by Mike Gleason, Money Metals:
Welcome to this week’s Market Wrap Podcast, I’m Mike Gleason.
Coming up Frank Holmes of U.S. Global Investors joins me and shares why he believes this past quarter has been a very constructive and encouraging one for gold — and he also gives us his outlook for the equity and metals markets in 2019. Don’t miss another great interview with Frank Holmes, coming up after this week’s market update.
Heavy selling in the stock market this week is stimulating demand in the future markets for safe-haven assets, most notably precious metals.
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Stocks plunged on the heels of another rate hike by the Federal Open Market Committee on Wednesday. The FOMC raised its benchmark rate by a quarter point and signaled it intends to hike two more times in 2019.
That wasn’t what investors wanted to hear. The Dow and S&P 500 each sliced through critical support levels to make new lows for the year. December is now set to be the worst month in 10 years for the major equity averages.
December is normally positive for stocks, especially around Christmas. But no Santa Claus rally appears to be forthcoming this year. Instead, Fed chairman Jerome Powell decided to play the Grinch who stole Christmas cheer on Wall Street.
Not all investors are getting lumps of coal in their portfolios, however. Those who are diversified into physical precious metals are seeing some glitter.
A rally in the gold market took prices to a 6-month high on Thursday. As of this Friday recording, the monetary metal shows a 1.7% gain for the week to bring spot prices to $1,260 per ounce.
The silver market is again knocking on the door of its stubborn resistance level at $15.00 per ounce. Silver prices currently trade at $14.73 after advancing 0.8% this week.
Other alternative currencies are also rallying this week. Bitcoin surged nearly $1,000 to trade back above the $4,000 on Thurdsday. However, the cryptocurrency remains more than 75% below its all-time high from last year.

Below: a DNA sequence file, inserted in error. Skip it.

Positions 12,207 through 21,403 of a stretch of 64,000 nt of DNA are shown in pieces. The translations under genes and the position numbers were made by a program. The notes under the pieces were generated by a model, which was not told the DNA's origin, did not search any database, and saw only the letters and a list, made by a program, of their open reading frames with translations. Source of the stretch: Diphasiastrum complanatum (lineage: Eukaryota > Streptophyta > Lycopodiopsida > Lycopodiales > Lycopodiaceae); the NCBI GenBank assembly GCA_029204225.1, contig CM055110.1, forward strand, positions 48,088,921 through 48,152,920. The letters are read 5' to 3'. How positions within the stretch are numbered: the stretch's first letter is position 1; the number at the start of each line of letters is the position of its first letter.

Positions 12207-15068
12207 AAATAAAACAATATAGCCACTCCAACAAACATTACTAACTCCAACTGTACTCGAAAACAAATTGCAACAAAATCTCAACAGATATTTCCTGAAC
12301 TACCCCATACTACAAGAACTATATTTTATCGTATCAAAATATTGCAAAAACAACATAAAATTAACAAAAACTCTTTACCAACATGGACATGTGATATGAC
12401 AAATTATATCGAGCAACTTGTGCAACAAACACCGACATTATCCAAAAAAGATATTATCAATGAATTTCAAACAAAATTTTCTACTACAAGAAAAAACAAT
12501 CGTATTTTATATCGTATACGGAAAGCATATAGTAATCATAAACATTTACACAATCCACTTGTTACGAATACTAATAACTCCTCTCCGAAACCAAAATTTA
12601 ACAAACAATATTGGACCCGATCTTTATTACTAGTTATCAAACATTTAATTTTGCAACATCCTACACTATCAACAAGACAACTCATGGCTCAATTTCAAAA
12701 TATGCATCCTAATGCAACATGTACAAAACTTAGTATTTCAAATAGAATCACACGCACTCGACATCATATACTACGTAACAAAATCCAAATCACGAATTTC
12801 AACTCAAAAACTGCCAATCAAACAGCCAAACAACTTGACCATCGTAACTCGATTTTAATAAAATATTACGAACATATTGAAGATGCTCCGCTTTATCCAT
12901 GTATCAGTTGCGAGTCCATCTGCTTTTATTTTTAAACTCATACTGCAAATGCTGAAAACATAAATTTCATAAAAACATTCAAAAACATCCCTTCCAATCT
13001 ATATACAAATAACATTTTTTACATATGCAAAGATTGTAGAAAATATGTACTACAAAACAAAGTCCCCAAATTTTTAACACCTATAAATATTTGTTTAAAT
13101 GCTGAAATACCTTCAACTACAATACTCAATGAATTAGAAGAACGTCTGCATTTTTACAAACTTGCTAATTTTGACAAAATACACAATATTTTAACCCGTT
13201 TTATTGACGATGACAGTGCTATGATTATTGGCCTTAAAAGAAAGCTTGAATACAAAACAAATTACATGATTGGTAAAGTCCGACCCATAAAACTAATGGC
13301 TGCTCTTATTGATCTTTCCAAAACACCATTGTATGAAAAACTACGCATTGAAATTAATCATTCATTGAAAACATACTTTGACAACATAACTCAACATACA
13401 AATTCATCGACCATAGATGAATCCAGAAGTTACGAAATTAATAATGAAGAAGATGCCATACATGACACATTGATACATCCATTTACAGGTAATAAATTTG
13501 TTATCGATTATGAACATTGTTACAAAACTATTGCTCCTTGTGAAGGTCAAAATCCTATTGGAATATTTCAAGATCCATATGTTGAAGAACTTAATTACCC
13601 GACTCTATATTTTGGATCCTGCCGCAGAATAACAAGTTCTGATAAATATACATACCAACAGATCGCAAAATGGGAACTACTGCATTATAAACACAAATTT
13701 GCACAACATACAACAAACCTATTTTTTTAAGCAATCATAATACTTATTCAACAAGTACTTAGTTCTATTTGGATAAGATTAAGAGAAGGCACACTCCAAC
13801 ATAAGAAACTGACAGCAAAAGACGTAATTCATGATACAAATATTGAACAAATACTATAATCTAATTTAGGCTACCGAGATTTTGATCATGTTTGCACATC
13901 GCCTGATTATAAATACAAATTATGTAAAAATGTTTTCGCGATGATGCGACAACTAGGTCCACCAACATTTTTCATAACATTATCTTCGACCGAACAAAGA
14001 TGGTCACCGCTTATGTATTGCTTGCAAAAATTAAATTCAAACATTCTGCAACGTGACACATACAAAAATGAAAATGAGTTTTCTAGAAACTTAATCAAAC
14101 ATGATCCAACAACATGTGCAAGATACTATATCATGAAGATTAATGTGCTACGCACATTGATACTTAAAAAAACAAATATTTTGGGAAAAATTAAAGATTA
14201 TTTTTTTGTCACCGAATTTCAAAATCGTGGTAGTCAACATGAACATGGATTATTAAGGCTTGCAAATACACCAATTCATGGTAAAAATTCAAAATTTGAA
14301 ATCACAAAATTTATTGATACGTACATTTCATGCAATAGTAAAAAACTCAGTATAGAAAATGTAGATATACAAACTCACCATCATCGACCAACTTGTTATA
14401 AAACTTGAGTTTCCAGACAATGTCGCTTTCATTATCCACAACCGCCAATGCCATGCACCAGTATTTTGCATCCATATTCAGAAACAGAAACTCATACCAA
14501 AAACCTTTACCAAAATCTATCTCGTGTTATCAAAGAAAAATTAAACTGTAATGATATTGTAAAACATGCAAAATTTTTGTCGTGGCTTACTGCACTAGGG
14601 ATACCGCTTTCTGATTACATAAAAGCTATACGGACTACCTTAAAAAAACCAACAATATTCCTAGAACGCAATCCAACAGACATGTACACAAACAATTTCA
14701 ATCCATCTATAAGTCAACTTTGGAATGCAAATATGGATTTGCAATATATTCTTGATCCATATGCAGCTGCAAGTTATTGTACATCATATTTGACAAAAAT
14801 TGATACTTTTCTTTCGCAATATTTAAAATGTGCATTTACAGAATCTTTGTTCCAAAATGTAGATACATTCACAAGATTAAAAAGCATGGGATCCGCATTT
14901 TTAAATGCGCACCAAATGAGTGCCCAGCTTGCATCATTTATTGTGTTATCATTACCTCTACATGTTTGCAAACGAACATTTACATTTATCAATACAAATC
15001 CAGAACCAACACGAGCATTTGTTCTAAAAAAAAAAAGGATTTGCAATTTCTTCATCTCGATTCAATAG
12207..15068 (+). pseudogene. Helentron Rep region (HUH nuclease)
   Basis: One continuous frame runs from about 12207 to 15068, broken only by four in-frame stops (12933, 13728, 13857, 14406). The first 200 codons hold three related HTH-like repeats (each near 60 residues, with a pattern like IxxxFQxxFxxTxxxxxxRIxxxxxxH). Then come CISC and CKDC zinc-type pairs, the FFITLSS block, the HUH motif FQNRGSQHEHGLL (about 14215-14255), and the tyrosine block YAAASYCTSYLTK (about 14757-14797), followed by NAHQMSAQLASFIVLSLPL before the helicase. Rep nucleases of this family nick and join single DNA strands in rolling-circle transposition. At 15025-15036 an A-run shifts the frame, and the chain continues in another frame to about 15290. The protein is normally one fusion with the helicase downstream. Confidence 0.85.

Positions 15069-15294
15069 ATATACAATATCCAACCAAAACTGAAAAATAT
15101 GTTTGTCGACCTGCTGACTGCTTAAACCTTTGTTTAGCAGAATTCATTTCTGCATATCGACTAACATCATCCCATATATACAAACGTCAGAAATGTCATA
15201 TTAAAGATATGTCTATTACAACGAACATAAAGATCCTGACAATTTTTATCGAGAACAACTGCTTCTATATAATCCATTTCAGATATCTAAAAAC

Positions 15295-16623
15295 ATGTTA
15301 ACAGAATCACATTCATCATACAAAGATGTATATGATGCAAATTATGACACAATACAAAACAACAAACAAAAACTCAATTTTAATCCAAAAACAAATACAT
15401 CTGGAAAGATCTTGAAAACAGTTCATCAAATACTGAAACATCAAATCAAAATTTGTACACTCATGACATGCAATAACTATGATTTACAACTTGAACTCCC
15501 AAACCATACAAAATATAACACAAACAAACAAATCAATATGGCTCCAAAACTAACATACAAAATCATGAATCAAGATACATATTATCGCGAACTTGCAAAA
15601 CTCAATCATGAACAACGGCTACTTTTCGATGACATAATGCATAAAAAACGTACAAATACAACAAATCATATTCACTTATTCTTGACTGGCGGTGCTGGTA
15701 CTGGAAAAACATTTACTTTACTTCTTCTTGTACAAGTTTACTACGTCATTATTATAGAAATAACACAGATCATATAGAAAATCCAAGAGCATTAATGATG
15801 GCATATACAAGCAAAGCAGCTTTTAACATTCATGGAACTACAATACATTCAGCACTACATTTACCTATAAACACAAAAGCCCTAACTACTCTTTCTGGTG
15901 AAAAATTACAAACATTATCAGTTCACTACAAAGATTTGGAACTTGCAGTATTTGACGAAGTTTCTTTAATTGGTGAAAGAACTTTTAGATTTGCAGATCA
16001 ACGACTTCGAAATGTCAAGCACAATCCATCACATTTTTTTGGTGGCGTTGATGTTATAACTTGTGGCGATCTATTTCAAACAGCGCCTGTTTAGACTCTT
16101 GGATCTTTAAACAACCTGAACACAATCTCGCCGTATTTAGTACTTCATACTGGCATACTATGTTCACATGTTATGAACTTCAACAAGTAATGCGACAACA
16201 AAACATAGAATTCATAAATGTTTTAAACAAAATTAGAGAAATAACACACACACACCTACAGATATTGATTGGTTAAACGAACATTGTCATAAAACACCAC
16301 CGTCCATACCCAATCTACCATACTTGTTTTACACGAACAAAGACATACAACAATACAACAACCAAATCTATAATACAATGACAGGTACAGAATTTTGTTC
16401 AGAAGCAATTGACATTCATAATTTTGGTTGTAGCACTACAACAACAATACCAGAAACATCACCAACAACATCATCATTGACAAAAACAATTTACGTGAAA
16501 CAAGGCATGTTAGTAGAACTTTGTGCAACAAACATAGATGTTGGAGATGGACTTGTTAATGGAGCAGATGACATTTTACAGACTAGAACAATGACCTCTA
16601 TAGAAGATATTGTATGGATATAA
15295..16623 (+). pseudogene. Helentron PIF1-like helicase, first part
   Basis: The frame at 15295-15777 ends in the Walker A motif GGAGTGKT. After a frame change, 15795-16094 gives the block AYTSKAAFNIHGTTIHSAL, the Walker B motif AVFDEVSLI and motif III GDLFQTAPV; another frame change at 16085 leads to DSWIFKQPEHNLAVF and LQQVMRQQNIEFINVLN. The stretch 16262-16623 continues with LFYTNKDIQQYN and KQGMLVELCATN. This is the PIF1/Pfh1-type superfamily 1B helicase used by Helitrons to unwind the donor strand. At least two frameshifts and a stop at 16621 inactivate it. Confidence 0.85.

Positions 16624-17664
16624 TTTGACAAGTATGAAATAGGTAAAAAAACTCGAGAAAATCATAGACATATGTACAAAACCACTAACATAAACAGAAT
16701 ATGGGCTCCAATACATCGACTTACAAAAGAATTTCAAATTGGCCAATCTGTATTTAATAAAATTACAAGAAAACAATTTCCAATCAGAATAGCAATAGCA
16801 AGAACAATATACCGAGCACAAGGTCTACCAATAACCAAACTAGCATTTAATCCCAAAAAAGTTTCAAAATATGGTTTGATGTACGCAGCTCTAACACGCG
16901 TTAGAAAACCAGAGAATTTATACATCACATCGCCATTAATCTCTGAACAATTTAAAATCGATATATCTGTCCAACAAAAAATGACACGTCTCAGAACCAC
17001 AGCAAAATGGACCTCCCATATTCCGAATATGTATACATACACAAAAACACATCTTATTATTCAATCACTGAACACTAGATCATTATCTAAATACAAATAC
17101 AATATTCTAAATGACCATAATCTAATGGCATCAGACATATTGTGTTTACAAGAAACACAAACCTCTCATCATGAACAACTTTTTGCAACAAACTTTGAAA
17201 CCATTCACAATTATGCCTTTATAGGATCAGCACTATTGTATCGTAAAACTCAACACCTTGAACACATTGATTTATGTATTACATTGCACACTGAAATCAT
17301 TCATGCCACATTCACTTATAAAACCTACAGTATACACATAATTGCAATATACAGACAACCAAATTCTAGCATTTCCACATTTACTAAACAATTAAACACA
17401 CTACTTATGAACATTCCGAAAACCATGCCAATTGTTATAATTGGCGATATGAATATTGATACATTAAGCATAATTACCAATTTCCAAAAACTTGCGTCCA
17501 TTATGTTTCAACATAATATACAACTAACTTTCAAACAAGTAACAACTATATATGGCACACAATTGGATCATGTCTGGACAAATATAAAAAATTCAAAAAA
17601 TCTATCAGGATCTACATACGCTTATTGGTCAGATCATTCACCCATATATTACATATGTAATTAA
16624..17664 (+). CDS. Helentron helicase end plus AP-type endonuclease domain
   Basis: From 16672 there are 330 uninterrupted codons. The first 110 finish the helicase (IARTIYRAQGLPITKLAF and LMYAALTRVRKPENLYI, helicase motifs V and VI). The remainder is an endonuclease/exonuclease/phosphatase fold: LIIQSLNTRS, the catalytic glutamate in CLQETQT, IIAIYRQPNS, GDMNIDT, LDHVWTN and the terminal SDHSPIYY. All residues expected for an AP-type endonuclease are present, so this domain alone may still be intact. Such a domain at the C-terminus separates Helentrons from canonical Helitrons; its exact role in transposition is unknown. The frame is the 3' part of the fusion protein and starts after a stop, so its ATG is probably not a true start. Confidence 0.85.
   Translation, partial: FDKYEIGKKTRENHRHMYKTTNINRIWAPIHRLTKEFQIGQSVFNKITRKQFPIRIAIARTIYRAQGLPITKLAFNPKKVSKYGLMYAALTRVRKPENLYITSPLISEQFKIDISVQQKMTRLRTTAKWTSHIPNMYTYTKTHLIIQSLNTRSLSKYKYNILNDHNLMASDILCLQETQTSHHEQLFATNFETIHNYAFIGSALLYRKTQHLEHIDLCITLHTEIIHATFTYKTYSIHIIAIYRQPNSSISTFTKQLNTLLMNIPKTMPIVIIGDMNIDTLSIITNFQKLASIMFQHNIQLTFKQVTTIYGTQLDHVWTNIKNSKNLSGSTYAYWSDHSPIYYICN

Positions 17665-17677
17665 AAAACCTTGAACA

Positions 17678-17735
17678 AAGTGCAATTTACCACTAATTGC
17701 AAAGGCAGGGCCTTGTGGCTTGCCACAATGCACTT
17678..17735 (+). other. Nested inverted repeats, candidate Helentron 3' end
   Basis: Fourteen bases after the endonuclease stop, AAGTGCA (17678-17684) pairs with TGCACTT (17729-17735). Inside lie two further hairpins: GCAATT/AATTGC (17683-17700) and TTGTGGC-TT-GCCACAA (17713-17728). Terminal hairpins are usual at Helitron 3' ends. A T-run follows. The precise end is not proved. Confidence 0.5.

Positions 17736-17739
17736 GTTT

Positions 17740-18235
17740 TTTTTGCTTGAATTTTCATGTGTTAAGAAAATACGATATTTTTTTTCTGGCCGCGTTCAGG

Renewed interest in alternative currencies comes as online fundraising platforms such as Patreon expand their purges of prominent right wingers to now include center-right, centrist, and classical liberal activists who transgress against political correctness.
Alternative fundraising platforms that allow greater freedom of speech have emerged, but they have gotten shut down one by one by their credit card payment processors. We all should be alarmed by these developments – the de-platforming, blacklisting, and public shaming of increasingly large groups of Americans and organizations that won’t toe the leftist, globalist line. It’s a rigged system – one in which bankers are colluding with big tech to restrict our political speech.
Prominent center-right psychology professor Jordan Peterson is vowing to help set up a new crowd funding platform for independent content creators who have been banned elsewhere or are tired of self-censoring to avoid getting banned. It remains to be seen whether it comes to fruition and whether it will be allowed to run credit card transactions.
Other voices in the alt tech space are getting behind payment platforms that rely on cryptocurrency. That way they can bypass the controlled banking system entirely. Bitbacker.io is one such platform. Other systems are in development.
At stake is the principle that third parties and intermediaries shouldn’t be able to prevent voluntary, legal transactions from taking place on the internet. Offline transactions conducted directly in physical coins or paper currency require no permission from banks or Silicon Valley overseers.
But once currency becomes digitized, it becomes subject to being controlled. That is why big tech, big banks, and big government forces want ultimately to make all transactions digital. They want to ban physical cash.
The Treasury Department could one day declare that minting coins and printing notes is too expensive. Therefore, every citizen will be issued a digital wallet – perhaps linked to some biometric authentication system. That would be the end of financial privacy involving any transactions priced in dollars.